Cruise ship waste: All ashore?

Seattle Post Intelligencer
February 9, 2007

http://seattlepi.nwsource.com/local/303063_cruise09.html

By KRISTEN MILLARES BOLT
P-I REPORTER

The cruise ships that come to Seattle each summer bring something you don’t find advertised in glossy brochures — millions of gallons of human waste.

All that waste can fuel blooms of algae, the decomposition of which strips oxygen from the water and, if certain species grow, can make shellfish poisonous to people.

There are many ways to handle that waste, but officials at the Department of Ecology would like the Port of Seattle to consider taking environmental protection one step further as they prepare to spend $60 million on a new facility for the ships near Magnolia.

They’d like the cruise ships to look at pumping waste ashore, where it would be treated and used for fertilizer on farms and forestlands.

It appears port staff and the cruise industry aren’t eager to explore the idea, but environmentalists and some commissioners — including Port Commission President John Creighton, who has made environmental stewardship a top priority — aren’t backing down.

“They make such a big deal about the systems they have bought for treating wastewater, but what they don’t tell you is that after those fancy filters are done, they dump this concentrated crap into the ocean,” said Fred Felleman, a Bluewater Network environmental consultant who is active in maritime environmental issues. “This is a great opportunity for the port to demonstrate its environmental leadership.”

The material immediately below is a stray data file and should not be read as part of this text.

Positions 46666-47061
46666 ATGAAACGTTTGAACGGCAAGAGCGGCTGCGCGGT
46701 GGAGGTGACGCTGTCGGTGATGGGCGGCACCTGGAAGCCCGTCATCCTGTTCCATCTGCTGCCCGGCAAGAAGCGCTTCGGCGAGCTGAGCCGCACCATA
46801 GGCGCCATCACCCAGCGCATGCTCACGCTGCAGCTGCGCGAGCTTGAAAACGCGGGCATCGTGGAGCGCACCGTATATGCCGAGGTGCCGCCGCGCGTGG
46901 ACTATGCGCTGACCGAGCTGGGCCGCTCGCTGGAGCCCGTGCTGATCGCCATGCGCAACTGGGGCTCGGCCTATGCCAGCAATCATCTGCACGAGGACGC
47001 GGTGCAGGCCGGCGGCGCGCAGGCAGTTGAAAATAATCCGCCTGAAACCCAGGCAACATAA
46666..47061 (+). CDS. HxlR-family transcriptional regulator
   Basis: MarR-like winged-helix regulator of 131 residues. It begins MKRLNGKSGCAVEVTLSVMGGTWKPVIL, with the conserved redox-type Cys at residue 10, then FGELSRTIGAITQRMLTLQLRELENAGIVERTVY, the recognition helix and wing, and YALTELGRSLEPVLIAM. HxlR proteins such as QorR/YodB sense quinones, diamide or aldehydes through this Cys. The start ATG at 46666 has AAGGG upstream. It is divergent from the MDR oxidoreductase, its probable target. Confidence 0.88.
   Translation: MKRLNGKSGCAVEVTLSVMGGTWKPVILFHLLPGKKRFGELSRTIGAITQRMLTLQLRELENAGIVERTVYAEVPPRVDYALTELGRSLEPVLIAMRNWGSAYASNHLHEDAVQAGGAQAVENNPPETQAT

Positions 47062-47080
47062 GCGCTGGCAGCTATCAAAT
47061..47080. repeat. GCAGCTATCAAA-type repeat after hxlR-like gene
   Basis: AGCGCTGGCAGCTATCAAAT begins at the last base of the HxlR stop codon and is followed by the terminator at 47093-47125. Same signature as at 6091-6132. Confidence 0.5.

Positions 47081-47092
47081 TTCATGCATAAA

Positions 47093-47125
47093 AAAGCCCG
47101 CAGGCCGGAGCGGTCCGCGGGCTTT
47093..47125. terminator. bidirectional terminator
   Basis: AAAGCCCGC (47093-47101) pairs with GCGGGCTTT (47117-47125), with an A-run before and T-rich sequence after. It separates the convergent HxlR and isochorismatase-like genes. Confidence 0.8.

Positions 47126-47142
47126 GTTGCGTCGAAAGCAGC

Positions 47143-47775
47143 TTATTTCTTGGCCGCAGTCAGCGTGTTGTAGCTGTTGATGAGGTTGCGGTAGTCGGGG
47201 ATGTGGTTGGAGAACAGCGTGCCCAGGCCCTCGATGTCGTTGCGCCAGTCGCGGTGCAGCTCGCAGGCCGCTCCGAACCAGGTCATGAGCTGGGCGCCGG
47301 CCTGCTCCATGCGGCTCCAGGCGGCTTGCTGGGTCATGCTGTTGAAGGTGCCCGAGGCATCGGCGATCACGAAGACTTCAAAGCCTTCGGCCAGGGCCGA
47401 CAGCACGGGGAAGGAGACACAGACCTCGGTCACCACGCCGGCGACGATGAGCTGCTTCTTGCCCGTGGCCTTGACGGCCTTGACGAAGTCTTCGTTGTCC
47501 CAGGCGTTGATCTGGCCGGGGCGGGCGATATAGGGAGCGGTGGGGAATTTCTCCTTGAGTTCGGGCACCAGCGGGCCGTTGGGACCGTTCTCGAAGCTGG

Creighton would like the commission to get a full appraisal of the idea from port staffers, who he believes have been stonewalling with misleading information about the onshore capacity to handle the waste.

Environmentalists want the port to study the matter now, so any plan could be implemented when the cruise terminal’s construction begins in June with a projected opening in April 2008.

Creighton thinks the port may not want to include any changes to sewage disposal in the new Terminal 91 project because it would drive the project’s price tag — which includes an additional $59 million for making Terminal 30 suitable for containers — past the $120 million trigger point at which the commission could yank its approval.

When the port staff asks for the commission’s authorization of the environmental impact statement this month, Creighton hopes to get enough votes to keep the project moving while allowing the port to expand its environmental efforts without passing the financial cost to the taxpayer.